Ruga’s tapestries in the FWWoA saga chronicles allegorical depictions of queens, maps, and other iconography of Azania. The struggles of the non-dynastic line of queens depicting signifiers of an Azanian national identity: national seal, crest, flower, maps, while also including Ruga’s long standing interest in popular culture. Taking inspirations from Gustave Eiffel’s ‘Statue of Liberty’ or Eugene Delacroix’s ‘Liberty Leading the People', Ruga brings about the idea of objectifying the woman's body as the conflict, but in his own work creates them as powerful but passive. In his work ‘The Lands of Azania’, Ruga reworks the map of Eastern Africa. Insetting a national animal, the saber-tooth zebra, the Azanian flag, and giving several countries new names. Throughout the geography of Azania he further explores the overlaps of exile and diaspora in the African and Jewish communities.
Ilulwane was a synchronized-swimming performance inspired by Alvin Baltrop’s 1970s and 80s photographs, reflecting on the passage of time in both New York and in the artist’s own Xhosa culture. Ilulwane was performed in Cape Town at the Long Street Baths during the Infecting the City Public Arts Festival in 2012
Performance Obscura, is a performance piece apart of the saga ‘ The Future White Women of Azania’ (FWWoA, 2010–2016) in which an obscured figure in bright pink tights and red stiletto heels covered from the waist up in brightly colored balloons confronts everyday life. Ruga is confronting public memory, national identity, and history in post aparthied South Africa, while combining traditions like a funeral march and hybrid and festive Kaapse Klopse minstrel parade in Cape Town. The balloons representing lightness, flotation and childhood joy, while also referencing Desmond Tutu’s metaphor of rainbow nation. The performers actions of bursting the balloons and leaving dye on it undermines the authoritative powers of the statues there by disestablishing the authority of stone. Ruga terms these characters as “avatars” and serves an apotropaic function by shielding the performer from trauma and empowering them.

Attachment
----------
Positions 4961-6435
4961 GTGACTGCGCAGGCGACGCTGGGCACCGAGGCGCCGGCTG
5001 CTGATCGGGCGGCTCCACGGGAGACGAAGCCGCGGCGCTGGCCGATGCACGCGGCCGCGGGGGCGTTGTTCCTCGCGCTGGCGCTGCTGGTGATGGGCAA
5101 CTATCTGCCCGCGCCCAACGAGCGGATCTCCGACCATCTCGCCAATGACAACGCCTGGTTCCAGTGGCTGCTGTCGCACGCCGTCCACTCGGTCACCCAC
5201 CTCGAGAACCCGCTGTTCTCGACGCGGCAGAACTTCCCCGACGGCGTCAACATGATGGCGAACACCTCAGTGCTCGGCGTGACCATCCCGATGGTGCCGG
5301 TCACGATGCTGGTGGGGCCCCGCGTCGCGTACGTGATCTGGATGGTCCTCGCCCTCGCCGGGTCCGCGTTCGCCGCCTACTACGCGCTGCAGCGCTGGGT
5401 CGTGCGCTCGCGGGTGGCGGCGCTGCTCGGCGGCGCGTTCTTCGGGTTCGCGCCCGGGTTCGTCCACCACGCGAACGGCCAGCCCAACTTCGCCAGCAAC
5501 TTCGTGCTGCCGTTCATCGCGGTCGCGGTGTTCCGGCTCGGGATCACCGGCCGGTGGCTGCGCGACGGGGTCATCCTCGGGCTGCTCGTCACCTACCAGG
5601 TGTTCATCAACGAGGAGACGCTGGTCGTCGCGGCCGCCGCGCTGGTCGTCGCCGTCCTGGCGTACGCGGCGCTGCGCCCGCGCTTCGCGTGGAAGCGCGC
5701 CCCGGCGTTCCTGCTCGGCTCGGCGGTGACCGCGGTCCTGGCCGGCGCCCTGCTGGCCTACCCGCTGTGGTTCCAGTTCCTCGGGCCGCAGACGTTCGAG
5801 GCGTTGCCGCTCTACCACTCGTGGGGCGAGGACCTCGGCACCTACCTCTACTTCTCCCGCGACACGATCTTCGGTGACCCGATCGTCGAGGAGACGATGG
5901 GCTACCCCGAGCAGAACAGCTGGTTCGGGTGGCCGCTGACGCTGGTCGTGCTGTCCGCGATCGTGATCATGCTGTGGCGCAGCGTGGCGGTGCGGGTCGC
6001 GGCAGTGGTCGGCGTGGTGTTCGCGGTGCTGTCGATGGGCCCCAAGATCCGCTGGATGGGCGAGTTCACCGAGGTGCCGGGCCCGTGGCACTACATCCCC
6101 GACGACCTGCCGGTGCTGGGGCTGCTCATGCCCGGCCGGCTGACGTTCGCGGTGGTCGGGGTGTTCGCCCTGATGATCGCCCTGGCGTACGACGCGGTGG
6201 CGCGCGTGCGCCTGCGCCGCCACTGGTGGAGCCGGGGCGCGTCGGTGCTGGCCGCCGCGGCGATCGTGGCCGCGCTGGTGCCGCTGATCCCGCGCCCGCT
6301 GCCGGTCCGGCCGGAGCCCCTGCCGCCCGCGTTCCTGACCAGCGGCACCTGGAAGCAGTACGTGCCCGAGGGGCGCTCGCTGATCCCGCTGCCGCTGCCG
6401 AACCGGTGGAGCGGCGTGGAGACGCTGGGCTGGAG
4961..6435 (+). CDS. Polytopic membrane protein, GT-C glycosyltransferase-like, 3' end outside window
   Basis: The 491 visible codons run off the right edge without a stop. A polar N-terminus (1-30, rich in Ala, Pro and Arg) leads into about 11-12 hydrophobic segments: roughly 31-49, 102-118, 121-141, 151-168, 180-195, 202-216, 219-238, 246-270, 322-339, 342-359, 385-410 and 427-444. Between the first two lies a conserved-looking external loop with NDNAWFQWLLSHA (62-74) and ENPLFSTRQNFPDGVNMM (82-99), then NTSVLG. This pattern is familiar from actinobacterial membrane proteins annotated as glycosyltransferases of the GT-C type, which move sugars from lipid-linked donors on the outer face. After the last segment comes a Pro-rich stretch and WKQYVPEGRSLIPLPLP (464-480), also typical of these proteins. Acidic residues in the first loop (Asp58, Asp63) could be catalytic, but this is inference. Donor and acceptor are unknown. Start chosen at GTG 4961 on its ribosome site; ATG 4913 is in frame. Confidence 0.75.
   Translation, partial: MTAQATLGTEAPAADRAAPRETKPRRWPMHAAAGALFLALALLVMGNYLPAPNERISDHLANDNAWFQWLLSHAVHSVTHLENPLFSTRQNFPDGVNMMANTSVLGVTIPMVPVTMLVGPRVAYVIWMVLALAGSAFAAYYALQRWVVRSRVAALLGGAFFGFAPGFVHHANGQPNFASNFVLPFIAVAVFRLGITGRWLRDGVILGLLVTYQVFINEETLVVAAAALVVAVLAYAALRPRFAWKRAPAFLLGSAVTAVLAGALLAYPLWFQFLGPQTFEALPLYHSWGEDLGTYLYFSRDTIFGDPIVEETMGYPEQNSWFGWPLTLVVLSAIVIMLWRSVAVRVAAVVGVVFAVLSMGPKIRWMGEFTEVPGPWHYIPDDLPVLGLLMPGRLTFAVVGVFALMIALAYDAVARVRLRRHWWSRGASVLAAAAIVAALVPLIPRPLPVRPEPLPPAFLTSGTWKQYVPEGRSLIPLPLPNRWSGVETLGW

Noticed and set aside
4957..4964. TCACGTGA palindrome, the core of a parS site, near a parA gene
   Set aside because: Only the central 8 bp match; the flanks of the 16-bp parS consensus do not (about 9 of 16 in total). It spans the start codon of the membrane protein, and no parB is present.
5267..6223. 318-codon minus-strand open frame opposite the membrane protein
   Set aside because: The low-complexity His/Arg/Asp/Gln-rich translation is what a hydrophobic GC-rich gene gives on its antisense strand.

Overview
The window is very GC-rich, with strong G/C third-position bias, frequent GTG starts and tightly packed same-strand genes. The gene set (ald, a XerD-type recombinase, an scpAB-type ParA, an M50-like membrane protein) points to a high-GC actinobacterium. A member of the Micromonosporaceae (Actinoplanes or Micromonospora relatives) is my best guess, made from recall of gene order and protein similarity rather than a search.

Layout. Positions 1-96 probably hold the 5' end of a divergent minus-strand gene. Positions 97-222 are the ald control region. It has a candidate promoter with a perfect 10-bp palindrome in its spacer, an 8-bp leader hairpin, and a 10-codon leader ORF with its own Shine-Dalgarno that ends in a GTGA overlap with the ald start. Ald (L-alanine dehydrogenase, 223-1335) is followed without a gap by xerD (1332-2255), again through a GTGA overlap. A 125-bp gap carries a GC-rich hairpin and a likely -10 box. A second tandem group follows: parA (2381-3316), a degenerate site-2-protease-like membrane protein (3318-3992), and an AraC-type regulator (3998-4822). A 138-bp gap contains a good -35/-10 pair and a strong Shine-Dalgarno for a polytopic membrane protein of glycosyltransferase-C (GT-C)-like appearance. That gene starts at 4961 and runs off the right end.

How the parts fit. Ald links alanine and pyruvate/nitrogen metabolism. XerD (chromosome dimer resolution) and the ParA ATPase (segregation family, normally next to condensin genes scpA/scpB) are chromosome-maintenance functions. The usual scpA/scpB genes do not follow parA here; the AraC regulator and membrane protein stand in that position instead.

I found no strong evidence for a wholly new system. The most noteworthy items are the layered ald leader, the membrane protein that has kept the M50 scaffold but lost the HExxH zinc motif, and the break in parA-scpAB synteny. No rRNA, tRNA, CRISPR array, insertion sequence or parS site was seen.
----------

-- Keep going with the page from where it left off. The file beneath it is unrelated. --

This series of photographs are centered around Johannesburg Central Police Station, called John Vorster Square during apartheid, associated with interrogations, torture, and killing of political prisoners before 1994. Ruga dressed his subject in women's clothing along with a black helmet and long-haired wig. The extravagant garments and dramatic and glamorous poses evoke traditional fashion photography, contrasting with the racist crimes once committed in the building. Among other motivations to produce this work, the artist mentioned the xenophobic attacks that took place in May 2008 (called 5/11 in the vernacular) in townships all over South Africa as well as in the inner city of Johannesburg.
Athi-Patra Ruga (born in 1984) is a South African artist who uses performance, photography, video, textiles, and printmaking to explore notions of utopia and dystopia, material and memory. His work explores the body in relation to sensuality, culture, and ideology, often creating cultural hybrids. Themes such as sexuality, HIV/AIDS, African culture, and the place of queerness within post-apartheid South Africa also permeate his work.
Athi-Patra Ruga was born on the 9th of March 1984 in Umtata in Eastern Cape, South Africa. He studied fashion history and design at the Gordon Flack Davison Design Academy in Johannesburg Ruga was recently included in the Phaidon book Younger Than Jesus, a directory of over 500 of the world’s best artists under the age of 33. In 2014 he presented in collaboration with Zanele Muholi and Nandipha Mntambo, facilitated by Hans Ulrich Obrist at Design Indaba Conference at Cape Town. Ruga has an exhibition done recently in London At 1–54 at London’s Somerset House, Of Gods, Rainbows and Omissions, also includes a collaboration of cohesive ideas for the exhibition with other South African Artists Emma Willemse, Faith47, and Thania Petersen. Ruga's work has been purchased by numerous public and private collections, including the Zeitz Museum of Contemporary Art Africa permanent collection, Iziko South African National Gallery, Museion – Museum of Modern and Contemporary Art, in Bolzano Italy, and the CAAC – Pigozzi Collection.